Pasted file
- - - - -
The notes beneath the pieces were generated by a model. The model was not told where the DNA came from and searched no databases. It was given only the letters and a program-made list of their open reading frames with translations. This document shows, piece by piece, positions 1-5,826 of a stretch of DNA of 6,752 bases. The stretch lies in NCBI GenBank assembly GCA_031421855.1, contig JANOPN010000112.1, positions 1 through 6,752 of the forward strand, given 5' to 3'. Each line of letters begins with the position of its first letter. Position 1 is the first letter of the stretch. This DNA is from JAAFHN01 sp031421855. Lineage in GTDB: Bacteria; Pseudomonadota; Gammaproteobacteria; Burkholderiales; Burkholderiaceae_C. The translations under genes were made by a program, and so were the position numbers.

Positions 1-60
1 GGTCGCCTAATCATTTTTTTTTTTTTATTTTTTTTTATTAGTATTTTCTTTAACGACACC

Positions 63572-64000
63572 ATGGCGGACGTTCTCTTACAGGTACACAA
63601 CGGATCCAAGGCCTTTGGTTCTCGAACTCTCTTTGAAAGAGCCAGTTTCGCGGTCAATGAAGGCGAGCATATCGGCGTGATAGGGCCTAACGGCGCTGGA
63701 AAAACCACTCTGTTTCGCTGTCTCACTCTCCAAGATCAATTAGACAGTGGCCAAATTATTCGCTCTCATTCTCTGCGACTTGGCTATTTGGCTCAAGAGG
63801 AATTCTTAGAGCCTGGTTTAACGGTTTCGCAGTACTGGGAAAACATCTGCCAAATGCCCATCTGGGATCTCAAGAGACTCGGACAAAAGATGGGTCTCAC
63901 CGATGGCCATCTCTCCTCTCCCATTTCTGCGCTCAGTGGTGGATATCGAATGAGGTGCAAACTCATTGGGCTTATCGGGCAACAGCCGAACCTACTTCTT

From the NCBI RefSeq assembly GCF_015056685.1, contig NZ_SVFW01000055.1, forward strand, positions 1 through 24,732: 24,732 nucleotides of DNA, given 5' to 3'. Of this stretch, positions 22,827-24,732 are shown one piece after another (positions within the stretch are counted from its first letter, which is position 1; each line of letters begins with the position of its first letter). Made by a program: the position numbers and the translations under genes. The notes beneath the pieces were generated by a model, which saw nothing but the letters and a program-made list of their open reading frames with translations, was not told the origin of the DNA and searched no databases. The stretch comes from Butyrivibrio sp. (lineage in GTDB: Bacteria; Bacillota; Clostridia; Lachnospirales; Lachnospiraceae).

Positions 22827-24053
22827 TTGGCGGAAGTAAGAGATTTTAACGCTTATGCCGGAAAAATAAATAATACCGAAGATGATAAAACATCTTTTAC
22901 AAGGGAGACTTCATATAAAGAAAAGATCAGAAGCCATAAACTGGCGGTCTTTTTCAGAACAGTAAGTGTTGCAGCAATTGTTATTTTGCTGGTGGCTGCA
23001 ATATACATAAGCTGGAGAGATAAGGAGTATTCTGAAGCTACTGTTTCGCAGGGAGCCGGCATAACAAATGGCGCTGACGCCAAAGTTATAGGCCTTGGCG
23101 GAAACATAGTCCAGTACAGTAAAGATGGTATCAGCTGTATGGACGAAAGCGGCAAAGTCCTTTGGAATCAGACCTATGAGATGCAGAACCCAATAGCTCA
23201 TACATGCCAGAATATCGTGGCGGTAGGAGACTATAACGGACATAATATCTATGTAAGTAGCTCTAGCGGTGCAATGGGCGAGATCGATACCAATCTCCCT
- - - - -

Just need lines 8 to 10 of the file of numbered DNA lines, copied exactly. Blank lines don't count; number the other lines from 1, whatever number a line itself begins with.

63801 AATTCTTAGAGCCTGGTTTAACGGTTTCGCAGTACTGGGAAAACATCTGCCAAATGCCCATCTGGGATCTCAAGAGACTCGGACAAAAGATGGGTCTCAC
63901 CGATGGCCATCTCTCCTCTCCCATTTCTGCGCTCAGTGGTGGATATCGAATGAGGTGCAAACTCATTGGGCTTATCGGGCAACAGCCGAACCTACTTCTT

From the NCBI RefSeq assembly GCF_015056685.1, contig NZ_SVFW01000055.1, forward strand, positions 1 through 24,732: 24,732 nucleotides of DNA, given 5' to 3'. Of this stretch, positions 22,827-24,732 are shown one piece after another (positions within the stretch are counted from its first letter, which is position 1; each line of letters begins with the position of its first letter). Made by a program: the position numbers and the translations under genes. The notes beneath the pieces were generated by a model, which saw nothing but the letters and a program-made list of their open reading frames with translations, was not told the origin of the DNA and searched no databases. The stretch comes from Butyrivibrio sp. (lineage in GTDB: Bacteria; Bacillota; Clostridia; Lachnospirales; Lachnospiraceae).